A new approach through an ethic of care

Resilience is commonly associated with risks to human development and protective factors or vulnerabilities that ‘influence [a person’s] ability to positively negotiate these adversities’, and challenges the subjective definitions of risk, which can also be seen as a relative phenomenon (Wild et al, 2011). In this subjectivity, what is considered to be a risk for some may be harmless for others, and could even be an asset to particular individuals or communities. Consequently, ‘safety’ and ‘risk’ become terms that parallel the lived human experience. As life is messy and, at times, uncertain, safety within parameters is difficult to define, let alone articulate. Narrative, then, becomes a powerful means by which practitioners can form relationships with those whom they serve, as well as honour a client’s definition of safety.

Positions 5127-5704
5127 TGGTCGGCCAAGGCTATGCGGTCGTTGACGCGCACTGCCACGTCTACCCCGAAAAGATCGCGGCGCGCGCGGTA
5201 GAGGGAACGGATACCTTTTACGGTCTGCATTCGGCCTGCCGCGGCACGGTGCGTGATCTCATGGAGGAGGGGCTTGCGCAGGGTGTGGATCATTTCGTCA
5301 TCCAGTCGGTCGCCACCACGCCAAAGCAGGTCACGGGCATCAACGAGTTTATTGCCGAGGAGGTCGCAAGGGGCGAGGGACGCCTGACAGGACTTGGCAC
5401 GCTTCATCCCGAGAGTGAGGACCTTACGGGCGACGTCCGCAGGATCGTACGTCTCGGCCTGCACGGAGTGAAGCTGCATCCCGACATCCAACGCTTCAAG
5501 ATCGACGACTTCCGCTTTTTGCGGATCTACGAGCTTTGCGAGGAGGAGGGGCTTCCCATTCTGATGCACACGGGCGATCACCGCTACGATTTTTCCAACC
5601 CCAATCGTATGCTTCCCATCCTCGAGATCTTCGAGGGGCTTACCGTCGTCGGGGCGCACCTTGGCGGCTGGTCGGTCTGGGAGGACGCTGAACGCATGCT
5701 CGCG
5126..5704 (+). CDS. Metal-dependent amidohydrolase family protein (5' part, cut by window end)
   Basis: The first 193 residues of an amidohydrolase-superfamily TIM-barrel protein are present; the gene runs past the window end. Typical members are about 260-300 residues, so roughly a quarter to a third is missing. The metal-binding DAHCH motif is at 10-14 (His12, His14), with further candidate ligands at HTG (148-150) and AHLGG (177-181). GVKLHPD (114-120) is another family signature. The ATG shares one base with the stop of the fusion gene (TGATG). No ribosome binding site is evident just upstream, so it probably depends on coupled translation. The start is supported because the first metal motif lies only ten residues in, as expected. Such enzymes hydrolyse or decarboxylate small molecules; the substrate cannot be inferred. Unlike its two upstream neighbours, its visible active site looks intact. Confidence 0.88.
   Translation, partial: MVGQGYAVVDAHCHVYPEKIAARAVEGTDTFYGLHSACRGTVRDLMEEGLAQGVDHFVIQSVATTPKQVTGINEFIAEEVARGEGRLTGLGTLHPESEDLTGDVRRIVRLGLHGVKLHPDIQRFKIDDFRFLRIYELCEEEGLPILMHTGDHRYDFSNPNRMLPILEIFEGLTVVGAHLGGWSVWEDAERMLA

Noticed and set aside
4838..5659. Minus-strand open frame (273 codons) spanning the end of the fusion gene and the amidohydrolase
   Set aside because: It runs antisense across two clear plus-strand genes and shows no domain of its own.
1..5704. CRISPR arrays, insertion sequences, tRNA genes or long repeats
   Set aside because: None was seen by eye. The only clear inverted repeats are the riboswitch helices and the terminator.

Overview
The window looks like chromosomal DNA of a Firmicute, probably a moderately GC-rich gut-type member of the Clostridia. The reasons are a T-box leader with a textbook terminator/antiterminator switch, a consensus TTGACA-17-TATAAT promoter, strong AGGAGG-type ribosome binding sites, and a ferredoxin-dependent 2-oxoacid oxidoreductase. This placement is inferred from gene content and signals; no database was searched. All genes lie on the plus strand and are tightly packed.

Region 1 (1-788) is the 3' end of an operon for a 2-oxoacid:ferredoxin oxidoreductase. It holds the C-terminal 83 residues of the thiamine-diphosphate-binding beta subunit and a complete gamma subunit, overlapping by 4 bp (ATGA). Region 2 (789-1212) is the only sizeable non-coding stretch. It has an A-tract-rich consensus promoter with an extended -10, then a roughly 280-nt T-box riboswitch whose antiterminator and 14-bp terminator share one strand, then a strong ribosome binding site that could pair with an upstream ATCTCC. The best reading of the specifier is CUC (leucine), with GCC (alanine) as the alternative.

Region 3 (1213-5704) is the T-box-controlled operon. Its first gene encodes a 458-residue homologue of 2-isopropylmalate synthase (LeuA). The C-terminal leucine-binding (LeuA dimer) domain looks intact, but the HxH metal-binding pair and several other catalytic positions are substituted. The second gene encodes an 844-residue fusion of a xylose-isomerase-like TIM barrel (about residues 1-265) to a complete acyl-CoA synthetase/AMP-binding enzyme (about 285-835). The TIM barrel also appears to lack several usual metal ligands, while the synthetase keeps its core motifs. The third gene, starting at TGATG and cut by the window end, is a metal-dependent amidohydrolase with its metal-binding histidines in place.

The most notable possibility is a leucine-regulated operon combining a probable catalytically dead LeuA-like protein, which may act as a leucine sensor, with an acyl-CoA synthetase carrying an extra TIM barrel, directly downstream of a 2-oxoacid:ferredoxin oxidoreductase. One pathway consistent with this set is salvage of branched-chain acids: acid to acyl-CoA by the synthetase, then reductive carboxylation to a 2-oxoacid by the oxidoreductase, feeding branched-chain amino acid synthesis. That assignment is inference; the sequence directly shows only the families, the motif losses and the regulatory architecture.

We do not have the details of Ms Mazzy’s comprehensive life experiences. Healthcare providers rarely have access to those details. Given what I had gathered over the course of my work with Ms Mazzy, coupled with the knowledge that there is no clear answer of what is ‘right’ or what is ‘best’, I came to find that the only certainty there is in social work is that we must question, be curious and remain flexible in a world that is marred by uncertainty. While our work beckons us to move towards peace, justice, equality and love, which are revealed through compassion and empathy, it is important to remember that our clients are the authors and experts of their lives, and that we are their companions on a journey. Our own self-reflexivity, listening to and, later, listening for our clients, begins with compassion and ends in conscious action. Instead of approaching the decision-making process as a scientific formula, we must become comfortable in wandering through the journey without the pressure to define ‘rightness’ within a moral debate. As Reamer (2014: 169) contends: ‘Although for some time, particularly since the 1930’s, science has been placed on a pedestal and widely regarded as the key to many of life’s mysteries … modern-day professionals acknowledge that science cannot answer a variety of questions that are, fundamentally, ethical in nature.’ Beginning with and eventually embodying this truth makes it possible for us to form relationships with our clients such that we can empathise with their needs.